Life Lessons from David Hume
About the Course
David Hume is considered by many to be one of the most important intellectual figures of the 18th century. As well as a revolutionary philosopher, Hume was a historian, economist, librarian and essayist. His insistence on allowing his other interests to inform his writing saw him take philosophy out of the purely theoretical realm and place it within the practical. Such a wealth of knowledge and experience saw Hume not only offer guidance on how to reason and behave morally but also on how to live a flourishing life.
What does it mean to be rational? How ought we to live? Which philosophies should we adopt and which should we reject? Join philosopher and journalist Julian Baggini as he takes you through Hume’s most important life lessons. Baggini will take you on a riveting journey through ancient and early modern philosophy, Hume’s life's work and his advice on how to live well, including an analysis into his triumphs and failures as a philosopher.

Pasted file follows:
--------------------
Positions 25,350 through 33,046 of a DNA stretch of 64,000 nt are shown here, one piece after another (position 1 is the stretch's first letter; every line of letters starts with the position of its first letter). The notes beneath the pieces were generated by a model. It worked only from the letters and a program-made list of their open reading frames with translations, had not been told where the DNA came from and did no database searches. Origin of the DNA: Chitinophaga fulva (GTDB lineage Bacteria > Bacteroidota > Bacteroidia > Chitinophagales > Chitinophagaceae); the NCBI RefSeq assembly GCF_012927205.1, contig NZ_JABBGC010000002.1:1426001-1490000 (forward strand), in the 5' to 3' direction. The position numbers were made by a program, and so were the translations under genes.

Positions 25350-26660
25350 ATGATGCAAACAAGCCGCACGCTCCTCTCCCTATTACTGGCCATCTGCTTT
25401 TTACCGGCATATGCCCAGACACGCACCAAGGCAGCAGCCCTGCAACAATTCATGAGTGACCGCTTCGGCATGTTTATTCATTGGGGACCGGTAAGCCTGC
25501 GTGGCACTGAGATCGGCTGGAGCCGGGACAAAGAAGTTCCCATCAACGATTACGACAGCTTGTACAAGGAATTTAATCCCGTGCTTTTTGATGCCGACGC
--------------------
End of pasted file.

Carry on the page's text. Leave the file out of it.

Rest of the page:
By the end of the course, you will have learnt:
- What it means to be rational according to Hume
- How we can all be more rational
- How we ought to treat others
- How we should behave towards politics and religion
- How we can live the most flourishing life possible
IAI Academy courses are designed to be challenging but accessible to the interested student. No specialist knowledge is required.
About the Instructor
Julian Baggini is a British philosopher, journalist and author of over 20 philosophical books. Since graduating with a PhD from University College London in 1997, he has co-founded The Philosopher's Magazine and been a regular contributor to several news outlets.
Part One : The Formation of a PhilosopherDiscover how Hume's childhood, his nervous breakdown, his failed attempt at a commercial life and two years of solitude in France helped form some of the key ideas that would remain the bedrock of his life's philosophy.
Part Two: The Mature ThinkerExamining the second half of Hume's life – when he wrote his essays and histories, was feted in France and condemned by Rousseau – illuminates many of his philosophical lessons.